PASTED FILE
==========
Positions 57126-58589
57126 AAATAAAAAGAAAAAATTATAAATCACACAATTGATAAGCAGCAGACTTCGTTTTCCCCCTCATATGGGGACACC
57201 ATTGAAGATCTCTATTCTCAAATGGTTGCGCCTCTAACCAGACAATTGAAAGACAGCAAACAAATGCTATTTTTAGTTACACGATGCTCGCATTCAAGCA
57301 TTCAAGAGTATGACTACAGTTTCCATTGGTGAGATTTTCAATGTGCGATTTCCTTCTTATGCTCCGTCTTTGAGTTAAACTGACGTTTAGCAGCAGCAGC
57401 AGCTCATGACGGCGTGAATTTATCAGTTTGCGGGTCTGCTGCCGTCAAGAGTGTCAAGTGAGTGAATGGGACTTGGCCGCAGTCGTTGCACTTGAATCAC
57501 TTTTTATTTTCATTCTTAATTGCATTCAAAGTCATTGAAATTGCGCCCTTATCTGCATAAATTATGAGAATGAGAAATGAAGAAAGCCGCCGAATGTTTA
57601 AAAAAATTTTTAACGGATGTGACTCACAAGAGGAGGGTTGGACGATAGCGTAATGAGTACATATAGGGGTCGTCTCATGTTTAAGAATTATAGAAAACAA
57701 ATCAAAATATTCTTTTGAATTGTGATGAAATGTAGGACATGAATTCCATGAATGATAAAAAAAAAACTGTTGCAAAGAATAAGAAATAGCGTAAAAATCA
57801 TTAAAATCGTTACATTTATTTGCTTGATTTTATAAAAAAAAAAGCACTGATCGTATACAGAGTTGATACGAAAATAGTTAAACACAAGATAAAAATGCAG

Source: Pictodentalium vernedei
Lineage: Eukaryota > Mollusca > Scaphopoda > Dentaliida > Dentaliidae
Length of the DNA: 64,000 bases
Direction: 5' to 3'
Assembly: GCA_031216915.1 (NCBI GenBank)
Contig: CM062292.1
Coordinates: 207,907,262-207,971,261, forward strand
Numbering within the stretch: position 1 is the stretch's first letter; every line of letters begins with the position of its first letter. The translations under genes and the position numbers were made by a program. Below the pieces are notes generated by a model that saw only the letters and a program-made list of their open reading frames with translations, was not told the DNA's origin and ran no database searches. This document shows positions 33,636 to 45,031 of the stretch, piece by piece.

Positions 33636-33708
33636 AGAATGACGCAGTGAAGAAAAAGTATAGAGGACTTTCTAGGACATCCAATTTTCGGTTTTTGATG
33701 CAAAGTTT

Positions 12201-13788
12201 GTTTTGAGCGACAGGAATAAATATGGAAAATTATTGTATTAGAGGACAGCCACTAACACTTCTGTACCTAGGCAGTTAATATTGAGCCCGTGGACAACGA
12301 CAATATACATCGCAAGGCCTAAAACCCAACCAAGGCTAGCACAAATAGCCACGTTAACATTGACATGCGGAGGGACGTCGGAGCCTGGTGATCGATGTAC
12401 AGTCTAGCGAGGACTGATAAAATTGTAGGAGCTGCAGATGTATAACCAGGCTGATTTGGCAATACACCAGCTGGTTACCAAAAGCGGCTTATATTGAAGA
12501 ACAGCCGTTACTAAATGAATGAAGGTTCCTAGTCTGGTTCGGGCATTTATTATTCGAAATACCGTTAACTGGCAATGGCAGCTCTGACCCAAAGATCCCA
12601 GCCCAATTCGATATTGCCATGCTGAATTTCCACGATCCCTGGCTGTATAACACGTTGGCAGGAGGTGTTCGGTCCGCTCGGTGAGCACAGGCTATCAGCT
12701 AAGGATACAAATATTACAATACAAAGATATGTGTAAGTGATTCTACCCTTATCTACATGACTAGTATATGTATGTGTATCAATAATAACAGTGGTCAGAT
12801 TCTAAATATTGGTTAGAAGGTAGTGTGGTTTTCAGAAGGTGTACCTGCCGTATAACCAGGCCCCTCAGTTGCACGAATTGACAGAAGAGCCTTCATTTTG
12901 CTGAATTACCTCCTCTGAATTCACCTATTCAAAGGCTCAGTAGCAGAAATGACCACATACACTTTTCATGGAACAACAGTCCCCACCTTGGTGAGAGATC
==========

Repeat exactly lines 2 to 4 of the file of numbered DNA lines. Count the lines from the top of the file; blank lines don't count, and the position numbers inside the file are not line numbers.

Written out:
57126 AAATAAAAAGAAAAAATTATAAATCACACAATTGATAAGCAGCAGACTTCGTTTTCCCCCTCATATGGGGACACC
57201 ATTGAAGATCTCTATTCTCAAATGGTTGCGCCTCTAACCAGACAATTGAAAGACAGCAAACAAATGCTATTTTTAGTTACACGATGCTCGCATTCAAGCA
57301 TTCAAGAGTATGACTACAGTTTCCATTGGTGAGATTTTCAATGTGCGATTTCCTTCTTATGCTCCGTCTTTGAGTTAAACTGACGTTTAGCAGCAGCAGC